In the spring exhibition, Mapping the Middle Ages: Marking Time, Space, and Knowledge, primary objects bring to the fore the tension between literal and figurative arrangements of space, time, and knowledge during the Middle Ages.

This exhibition is curated by David T. Gura, PhD, Curator of Ancient and Medieval Manuscripts.


The current spotlight exhibits are Scripts and Geographies of Byzantine Book Culture (February – April 2024) and A Medieval Nun’s Choir Book (February – early April 2024). The current bi-monthly spotlight will run through April 5, with a new exhibit featuring a selection of books from the Arts & Crafts movement being installed on April 8.


Special Collections will be closed on March 29, in observance of Good Friday, and will be open regular hours on Easter Monday (April 1).

Women’s History Month 2024

We join the Library of Congress, National Archives and Records Administration, National Endowment for the Humanities, National Gallery of Art, National Park Service, Smithsonian Institution and United States Holocaust Memorial Museum in commemorating and encouraging the study, observance and celebration of the vital role of women in American history by celebrating Women’s History Month.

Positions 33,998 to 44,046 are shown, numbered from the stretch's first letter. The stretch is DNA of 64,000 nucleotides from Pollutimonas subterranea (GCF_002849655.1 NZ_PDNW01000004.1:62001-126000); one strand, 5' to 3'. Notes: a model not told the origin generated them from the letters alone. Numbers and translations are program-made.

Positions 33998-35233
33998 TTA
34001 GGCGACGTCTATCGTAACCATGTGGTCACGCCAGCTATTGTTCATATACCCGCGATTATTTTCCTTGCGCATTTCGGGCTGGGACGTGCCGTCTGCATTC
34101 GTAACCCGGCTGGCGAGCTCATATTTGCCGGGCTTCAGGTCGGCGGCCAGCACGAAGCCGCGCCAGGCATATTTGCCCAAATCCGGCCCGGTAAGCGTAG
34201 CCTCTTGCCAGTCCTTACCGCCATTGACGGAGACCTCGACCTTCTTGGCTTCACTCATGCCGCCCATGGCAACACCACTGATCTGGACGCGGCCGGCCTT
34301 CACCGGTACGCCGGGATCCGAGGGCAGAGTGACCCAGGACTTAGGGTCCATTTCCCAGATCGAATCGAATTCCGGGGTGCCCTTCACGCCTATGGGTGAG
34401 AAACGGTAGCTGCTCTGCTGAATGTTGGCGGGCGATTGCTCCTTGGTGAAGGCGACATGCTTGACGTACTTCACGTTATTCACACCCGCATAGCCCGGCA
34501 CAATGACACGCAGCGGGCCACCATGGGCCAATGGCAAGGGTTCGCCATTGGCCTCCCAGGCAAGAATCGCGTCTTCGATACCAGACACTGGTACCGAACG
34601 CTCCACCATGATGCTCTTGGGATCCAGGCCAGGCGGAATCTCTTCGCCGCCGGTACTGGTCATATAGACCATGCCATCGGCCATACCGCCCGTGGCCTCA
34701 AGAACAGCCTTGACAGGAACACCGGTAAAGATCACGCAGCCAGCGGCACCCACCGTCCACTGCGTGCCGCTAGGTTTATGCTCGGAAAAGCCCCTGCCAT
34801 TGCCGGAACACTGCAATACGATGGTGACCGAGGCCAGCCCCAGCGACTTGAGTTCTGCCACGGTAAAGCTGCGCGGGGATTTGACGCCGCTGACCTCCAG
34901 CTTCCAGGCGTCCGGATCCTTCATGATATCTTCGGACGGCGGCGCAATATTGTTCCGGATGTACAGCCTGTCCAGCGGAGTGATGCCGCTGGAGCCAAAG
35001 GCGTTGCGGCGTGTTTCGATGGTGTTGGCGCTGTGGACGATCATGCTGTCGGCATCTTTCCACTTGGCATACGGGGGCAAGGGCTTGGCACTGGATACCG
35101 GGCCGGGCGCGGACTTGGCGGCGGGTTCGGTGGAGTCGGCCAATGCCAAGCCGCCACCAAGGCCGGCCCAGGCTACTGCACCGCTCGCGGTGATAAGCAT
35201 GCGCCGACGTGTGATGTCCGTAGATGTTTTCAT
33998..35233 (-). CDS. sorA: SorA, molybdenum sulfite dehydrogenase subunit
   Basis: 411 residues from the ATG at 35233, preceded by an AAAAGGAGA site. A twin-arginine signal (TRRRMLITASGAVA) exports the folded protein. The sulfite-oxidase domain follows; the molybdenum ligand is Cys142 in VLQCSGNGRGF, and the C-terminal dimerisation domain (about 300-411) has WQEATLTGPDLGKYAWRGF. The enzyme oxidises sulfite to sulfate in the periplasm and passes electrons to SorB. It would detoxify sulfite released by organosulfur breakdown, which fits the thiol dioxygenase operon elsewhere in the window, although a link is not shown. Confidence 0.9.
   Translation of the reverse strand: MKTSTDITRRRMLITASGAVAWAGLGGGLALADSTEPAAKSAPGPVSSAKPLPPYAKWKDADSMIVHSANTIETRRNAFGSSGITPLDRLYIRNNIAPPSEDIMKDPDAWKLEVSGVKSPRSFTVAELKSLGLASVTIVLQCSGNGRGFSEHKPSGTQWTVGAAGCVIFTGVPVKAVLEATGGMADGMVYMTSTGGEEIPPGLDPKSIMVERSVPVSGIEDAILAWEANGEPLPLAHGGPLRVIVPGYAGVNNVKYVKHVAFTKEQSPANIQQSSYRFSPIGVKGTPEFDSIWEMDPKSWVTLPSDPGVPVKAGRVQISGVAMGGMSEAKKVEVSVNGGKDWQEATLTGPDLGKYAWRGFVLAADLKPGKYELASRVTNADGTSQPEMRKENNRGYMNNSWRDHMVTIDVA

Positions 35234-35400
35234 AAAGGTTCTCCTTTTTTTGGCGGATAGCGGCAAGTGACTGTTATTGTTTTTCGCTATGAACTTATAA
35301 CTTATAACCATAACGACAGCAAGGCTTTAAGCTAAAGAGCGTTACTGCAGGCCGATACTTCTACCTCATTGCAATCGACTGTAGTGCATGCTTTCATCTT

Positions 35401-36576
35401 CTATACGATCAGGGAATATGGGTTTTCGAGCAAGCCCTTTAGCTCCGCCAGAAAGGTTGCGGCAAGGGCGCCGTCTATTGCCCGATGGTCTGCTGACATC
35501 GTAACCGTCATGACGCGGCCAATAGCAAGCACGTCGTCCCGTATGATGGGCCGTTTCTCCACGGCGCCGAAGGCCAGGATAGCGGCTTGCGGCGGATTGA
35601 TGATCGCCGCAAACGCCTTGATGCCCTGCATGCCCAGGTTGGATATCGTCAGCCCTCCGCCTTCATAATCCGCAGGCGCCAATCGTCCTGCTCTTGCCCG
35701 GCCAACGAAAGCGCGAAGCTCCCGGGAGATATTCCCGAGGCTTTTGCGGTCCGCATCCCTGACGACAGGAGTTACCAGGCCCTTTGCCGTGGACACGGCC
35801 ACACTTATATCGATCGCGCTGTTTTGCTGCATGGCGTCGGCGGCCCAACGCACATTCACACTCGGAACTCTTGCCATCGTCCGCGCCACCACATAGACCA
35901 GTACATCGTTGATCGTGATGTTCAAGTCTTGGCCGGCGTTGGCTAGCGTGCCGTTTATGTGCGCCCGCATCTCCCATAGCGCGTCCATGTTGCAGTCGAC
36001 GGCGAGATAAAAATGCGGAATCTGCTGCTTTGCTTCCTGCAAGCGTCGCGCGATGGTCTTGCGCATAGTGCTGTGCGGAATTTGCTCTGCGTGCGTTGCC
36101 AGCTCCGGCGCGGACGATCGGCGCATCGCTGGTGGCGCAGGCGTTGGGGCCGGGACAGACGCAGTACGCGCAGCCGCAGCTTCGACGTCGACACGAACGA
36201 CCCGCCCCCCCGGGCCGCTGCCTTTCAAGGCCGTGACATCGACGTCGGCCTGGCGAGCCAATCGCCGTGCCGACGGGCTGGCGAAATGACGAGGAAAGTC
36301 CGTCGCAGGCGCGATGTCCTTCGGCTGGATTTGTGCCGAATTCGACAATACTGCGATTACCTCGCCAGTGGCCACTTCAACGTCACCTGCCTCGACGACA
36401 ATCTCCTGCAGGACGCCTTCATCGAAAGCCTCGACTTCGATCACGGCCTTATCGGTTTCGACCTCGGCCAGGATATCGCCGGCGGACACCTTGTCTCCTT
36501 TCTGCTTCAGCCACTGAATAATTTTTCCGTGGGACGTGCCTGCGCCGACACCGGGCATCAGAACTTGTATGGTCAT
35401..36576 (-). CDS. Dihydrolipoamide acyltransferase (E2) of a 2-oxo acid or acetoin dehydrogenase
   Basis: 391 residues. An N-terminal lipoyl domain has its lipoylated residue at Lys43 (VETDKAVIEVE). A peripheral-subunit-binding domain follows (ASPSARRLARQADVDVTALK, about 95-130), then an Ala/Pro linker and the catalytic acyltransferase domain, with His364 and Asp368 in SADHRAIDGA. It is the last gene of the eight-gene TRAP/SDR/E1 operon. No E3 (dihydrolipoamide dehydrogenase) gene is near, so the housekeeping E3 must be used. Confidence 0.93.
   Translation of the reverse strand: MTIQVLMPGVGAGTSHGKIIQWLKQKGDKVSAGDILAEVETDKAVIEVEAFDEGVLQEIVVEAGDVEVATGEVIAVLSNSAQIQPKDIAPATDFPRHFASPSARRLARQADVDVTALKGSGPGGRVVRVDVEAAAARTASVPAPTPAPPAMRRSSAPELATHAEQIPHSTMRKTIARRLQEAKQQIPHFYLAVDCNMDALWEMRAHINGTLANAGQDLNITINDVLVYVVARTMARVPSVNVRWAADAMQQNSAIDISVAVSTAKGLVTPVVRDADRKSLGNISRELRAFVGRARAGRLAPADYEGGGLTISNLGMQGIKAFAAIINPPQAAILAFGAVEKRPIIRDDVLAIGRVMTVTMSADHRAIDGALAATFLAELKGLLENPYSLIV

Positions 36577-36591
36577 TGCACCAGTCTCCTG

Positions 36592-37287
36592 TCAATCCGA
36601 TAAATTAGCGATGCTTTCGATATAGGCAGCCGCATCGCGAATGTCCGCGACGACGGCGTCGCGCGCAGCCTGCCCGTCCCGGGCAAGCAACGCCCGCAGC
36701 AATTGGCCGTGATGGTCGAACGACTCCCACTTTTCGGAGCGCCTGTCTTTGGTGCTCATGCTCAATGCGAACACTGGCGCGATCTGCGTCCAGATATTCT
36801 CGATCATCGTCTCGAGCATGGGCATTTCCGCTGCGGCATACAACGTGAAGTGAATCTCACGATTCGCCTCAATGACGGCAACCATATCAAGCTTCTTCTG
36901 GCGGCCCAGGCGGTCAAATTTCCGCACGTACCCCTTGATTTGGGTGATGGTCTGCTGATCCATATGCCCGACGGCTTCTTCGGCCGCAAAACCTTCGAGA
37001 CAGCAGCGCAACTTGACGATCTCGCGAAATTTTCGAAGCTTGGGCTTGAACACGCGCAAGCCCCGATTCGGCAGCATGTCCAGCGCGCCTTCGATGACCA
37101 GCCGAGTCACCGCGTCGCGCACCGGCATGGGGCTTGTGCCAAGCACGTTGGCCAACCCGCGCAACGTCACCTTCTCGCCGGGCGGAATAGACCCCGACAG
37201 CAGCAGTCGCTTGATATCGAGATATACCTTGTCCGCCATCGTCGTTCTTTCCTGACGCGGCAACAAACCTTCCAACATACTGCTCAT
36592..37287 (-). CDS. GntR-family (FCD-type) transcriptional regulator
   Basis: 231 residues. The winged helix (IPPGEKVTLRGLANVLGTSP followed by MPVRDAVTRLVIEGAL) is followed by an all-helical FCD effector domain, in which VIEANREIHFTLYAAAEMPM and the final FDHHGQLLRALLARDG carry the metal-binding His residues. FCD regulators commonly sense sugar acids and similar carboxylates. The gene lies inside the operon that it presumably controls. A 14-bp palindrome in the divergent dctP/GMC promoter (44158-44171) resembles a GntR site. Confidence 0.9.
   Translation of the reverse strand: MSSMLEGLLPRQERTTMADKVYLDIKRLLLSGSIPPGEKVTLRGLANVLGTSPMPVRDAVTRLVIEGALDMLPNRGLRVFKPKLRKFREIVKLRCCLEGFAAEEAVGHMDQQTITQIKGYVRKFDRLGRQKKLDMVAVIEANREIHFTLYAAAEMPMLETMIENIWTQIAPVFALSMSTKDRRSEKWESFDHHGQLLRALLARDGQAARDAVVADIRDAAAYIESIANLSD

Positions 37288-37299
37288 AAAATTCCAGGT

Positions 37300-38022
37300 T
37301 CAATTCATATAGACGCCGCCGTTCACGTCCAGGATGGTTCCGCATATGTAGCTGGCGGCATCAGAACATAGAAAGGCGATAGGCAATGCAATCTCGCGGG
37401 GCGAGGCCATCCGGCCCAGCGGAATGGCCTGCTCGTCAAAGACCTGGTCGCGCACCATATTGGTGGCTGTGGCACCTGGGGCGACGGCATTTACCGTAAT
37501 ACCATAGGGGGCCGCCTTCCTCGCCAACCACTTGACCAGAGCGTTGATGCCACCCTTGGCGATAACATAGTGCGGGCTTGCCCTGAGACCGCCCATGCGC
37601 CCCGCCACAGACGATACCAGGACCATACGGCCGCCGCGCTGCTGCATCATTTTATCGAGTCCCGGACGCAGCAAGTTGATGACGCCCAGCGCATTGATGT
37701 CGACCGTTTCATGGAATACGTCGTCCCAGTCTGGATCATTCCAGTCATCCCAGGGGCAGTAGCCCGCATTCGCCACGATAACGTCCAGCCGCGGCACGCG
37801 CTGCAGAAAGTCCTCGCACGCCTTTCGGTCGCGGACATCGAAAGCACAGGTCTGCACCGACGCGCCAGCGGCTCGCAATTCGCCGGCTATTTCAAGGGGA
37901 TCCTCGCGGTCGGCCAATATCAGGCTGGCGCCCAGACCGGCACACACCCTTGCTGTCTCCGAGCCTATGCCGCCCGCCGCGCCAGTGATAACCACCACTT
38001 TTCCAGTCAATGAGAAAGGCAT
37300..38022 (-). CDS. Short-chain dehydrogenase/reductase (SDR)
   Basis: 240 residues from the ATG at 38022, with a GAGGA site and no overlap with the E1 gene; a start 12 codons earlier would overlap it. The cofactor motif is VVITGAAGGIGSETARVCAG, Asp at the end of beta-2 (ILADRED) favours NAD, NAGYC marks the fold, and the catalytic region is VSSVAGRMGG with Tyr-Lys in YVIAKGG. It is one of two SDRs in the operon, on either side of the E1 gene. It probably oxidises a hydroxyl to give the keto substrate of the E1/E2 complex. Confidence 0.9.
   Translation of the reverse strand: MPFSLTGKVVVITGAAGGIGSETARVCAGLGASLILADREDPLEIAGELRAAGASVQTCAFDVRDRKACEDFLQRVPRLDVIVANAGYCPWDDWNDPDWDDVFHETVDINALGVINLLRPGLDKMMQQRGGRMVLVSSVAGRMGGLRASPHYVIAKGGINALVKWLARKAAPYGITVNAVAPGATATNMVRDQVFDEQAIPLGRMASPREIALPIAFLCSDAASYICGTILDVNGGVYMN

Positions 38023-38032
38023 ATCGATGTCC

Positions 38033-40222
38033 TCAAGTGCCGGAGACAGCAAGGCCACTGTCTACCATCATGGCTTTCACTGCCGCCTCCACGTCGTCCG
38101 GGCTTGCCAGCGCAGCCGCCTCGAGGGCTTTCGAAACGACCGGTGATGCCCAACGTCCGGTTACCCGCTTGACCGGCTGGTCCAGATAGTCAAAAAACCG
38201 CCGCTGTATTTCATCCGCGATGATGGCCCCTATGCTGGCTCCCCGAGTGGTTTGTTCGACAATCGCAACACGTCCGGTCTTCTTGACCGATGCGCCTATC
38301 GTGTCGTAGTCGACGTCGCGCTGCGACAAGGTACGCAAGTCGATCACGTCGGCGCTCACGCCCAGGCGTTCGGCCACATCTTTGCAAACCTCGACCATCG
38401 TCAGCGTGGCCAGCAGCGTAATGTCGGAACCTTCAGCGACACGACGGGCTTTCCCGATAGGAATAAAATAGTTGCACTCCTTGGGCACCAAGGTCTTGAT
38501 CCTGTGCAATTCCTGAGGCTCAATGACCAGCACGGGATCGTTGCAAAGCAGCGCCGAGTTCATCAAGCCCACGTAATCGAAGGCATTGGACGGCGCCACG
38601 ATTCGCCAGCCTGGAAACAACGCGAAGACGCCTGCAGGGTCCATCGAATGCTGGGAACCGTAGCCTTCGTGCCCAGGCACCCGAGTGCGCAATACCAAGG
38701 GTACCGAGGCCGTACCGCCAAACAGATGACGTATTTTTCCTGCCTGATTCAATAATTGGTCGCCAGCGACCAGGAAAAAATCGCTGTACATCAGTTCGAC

Second-Wave Feminist Articles from an Underground Newspaper

by Rachel Bohlmann, American History Librarian and Curator

So What Are We Complaining About? is a 48-page booklet of feminist articles collected and reprinted from the pages of an underground newspaper, the Old Mole, published in Cambridge, Massachusetts. The booklet’s publication was a joint venture of the Old Mole and Bread and Roses, a socialist women’s liberation collective, in 1970. The booklet was created by the women’s caucus, a group within Bread and Roses. The Old Mole, which appeared bi-weekly from 1968 to 1970, was the publication of the Harvard chapter of the Students for a Democratic Society (SDS).